The Stable Society, Wadebridge Press, Devon, 1978
The notion of a ‘stable society’ appears to be an important element in the developing consciousness of the Ecology Party, and a central plank in it election platform. But what does the term really stand for? Are we happy with the possible implications of this concept? Does it help us to express our ideals more clearly, or does it merely get in the way. Does this book provide any answers?
It seems to me that as a party that is soon to be fighting its first ‘serious’ election, it is important that we are able to answer such questions. So when I left the Birmingham conference the proud owner of a mint copy of The Stable Society (duly signed by the author), I expected to get some answers. Well I have, and they are not answers that I like. Now my view is no more important, no more ultimately valid than that of anyone else, but if as a long active member of the environmental movement, I react in this way, what will be the reaction of those who are already hostile to our ideas and our cause? Thus the sole purpose of this review is to expose what seem to me to be the central features of this book, and thereby help to stimulate much wider discussion within the party about them. If many others come to share my views, or similar ones, then important consequences may follow.
The book set out to examine the systems of social control that, according to the author, once ensured stability in so-called primitive societies. The attenuation of these control systems – religion, the family, recognition of ‘natural’ limits – has contributed to the ‘undifferentiated’ and ‘unstable’ character of modern societies. So far, so good. But what should one do about all this? Well, the central and controversial message of this book is that if we want to live in a stable society then the ONLY way to get to one is to return to pre-industrial (or even pre-Christian – it isn’t clear which) ways of life! Women must return to traditional roles, religion be re-established in its role as a societal control mechanism, a cultural hierarchy must be re-imposed, and presumably most forms of technology abandoned. Only thus can we achieve stability and order.
But, you may ask, is that not an unacceptably high price to pay for stability? Indeed, are not other social goals equally or more important? What are the actual human costs of such an operation? Were primitive societies ever really that stable or desirable? Is this really part of our political philosophy? Is he serious? Of these, we may be sure that the answer to the latter is ‘yes’. Goldsmith is serious, so we’d better deal with this book seriously.
Let me say at once that to my mind this is one of the bleakest books I have ever encountered. This is a harsh judgement, so what are my reasons for it? Well, in the first place, it is a difficult book to read. This is not because the subject matter is presented in any intellectually challenging way, or because the material itself is inherently weighty, for it is not. The first problem for the reader is that of Goldsmith’s self-indulgent style. It lacks discipline, humour and coherence, and betrays no sense of the limits of certainty. Worse, Goldsmith cannot seem to rid himself of the excruciating habit of writing down to his readers, as if he alone had seen the One True Light.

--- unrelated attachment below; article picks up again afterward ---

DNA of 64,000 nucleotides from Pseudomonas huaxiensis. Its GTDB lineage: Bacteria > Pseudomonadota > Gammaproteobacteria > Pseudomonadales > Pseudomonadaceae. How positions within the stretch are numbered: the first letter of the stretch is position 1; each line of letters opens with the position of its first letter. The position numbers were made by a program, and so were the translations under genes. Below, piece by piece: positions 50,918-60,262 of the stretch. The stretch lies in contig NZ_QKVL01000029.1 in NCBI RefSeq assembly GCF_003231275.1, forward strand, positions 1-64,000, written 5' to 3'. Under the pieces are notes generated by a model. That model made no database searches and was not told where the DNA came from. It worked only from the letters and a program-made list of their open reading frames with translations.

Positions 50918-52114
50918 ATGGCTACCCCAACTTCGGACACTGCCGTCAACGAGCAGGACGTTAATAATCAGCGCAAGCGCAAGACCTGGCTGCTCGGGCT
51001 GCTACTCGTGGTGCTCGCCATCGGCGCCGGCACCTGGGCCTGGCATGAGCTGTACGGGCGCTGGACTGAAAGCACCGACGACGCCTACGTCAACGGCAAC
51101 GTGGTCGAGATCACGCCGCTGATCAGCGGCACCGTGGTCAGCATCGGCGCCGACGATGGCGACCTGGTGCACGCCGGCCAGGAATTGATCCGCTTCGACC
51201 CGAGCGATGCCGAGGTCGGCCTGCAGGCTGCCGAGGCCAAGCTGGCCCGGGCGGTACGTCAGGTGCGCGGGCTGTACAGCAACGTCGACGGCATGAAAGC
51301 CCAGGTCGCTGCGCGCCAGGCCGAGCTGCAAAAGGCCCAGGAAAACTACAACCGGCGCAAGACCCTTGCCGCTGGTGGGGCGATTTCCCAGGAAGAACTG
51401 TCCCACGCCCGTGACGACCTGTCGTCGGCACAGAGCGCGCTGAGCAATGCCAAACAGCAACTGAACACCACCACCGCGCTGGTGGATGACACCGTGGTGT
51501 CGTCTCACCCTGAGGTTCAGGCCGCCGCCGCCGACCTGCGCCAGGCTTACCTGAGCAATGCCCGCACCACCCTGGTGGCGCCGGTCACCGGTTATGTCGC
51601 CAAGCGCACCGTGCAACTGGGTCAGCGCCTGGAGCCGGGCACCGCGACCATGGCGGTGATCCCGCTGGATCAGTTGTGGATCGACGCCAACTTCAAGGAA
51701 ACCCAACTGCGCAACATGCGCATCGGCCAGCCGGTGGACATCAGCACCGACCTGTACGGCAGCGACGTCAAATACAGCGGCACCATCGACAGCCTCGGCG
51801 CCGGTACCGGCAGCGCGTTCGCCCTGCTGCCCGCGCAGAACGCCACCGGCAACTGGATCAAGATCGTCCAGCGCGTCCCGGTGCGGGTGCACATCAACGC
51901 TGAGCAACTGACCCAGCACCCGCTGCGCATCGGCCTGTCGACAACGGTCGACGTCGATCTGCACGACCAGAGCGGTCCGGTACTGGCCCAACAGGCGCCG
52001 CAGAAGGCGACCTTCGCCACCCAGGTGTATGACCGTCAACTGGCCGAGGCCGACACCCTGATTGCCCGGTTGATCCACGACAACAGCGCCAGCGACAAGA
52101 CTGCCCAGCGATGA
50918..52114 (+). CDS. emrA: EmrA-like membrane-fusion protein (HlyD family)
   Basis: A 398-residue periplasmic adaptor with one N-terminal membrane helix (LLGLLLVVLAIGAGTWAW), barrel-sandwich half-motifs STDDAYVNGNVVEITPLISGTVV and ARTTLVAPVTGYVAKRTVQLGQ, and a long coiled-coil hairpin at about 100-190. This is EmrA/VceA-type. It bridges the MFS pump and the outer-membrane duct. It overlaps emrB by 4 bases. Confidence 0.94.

Indeed, admire him as we may for his past work in the environmental movement, it nevertheless remains difficult to warm to a writer who flails out in all directions at those whose vision, experience, profession or way of life differs from his own. His attacks on what he thinks of as ‘science’ (a word concept that bestows a false unity on a very diverse set of values, activities and practices) are frequently quite meaningless when they are simply not banal (eg. p 64). We learn for example that logical positivism is ‘taught as gospel in our universities’, that we the gullible public ‘sincerely believe that science will provide us with the means of solving…(our problems)’, and so on throughout the book. Is this the way to win friends and influence people, or, for that matter the way to help build up a political party?
The analytical flaws in this work are also numerous, and I can only note a few of them here. One of the most consistent features is the way in which the author presents what are in fact highly arguable assertions as if they were clear certainties. Besides impairing the credibility of the thesis, this also has the effect of continually presenting the attentive reader with the difficult choice of either giving in, and suspending disbelief and rational thought, or of giving up, and finding a more rewarding way to spend his or her time. Indeed, the author seems to have a sure instinct for extreme statements and extreme forms of argument, and an equally sure gift for missing entirely the much more intellectually demanding middle ground where reasonable people usually try to reconcile their differences. (See for example the ‘discussion’ of scientific orthodoxy on page 53.)